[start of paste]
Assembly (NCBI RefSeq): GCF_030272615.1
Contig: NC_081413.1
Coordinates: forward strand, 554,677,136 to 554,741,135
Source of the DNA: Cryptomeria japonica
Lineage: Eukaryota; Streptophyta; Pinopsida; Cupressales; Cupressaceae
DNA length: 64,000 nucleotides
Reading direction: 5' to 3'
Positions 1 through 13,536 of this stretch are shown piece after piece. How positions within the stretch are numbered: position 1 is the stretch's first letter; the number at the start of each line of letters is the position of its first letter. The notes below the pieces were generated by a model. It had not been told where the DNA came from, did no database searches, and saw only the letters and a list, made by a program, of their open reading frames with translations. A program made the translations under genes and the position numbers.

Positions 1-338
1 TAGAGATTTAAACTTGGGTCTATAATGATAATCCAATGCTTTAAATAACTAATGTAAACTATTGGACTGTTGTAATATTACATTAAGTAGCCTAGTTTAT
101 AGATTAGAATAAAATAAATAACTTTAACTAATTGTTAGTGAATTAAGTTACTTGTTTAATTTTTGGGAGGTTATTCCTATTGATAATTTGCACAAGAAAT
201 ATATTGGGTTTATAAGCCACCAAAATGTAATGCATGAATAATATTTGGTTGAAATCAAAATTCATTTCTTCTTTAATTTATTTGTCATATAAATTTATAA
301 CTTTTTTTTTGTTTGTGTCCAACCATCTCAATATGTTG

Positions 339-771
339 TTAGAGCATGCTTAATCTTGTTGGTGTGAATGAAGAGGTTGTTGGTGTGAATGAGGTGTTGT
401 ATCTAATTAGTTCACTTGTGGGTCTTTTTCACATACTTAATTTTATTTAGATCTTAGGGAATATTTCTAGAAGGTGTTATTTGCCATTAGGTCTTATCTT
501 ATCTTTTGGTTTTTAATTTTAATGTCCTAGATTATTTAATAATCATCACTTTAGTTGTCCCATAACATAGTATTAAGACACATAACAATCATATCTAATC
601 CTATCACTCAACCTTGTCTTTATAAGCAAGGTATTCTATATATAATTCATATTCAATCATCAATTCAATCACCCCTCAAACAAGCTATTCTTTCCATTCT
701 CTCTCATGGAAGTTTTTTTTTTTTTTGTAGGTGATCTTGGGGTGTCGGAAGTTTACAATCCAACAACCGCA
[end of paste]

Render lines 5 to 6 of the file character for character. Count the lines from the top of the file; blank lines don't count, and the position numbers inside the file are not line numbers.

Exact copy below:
Lineage: Eukaryota; Streptophyta; Pinopsida; Cupressales; Cupressaceae
DNA length: 64,000 nucleotides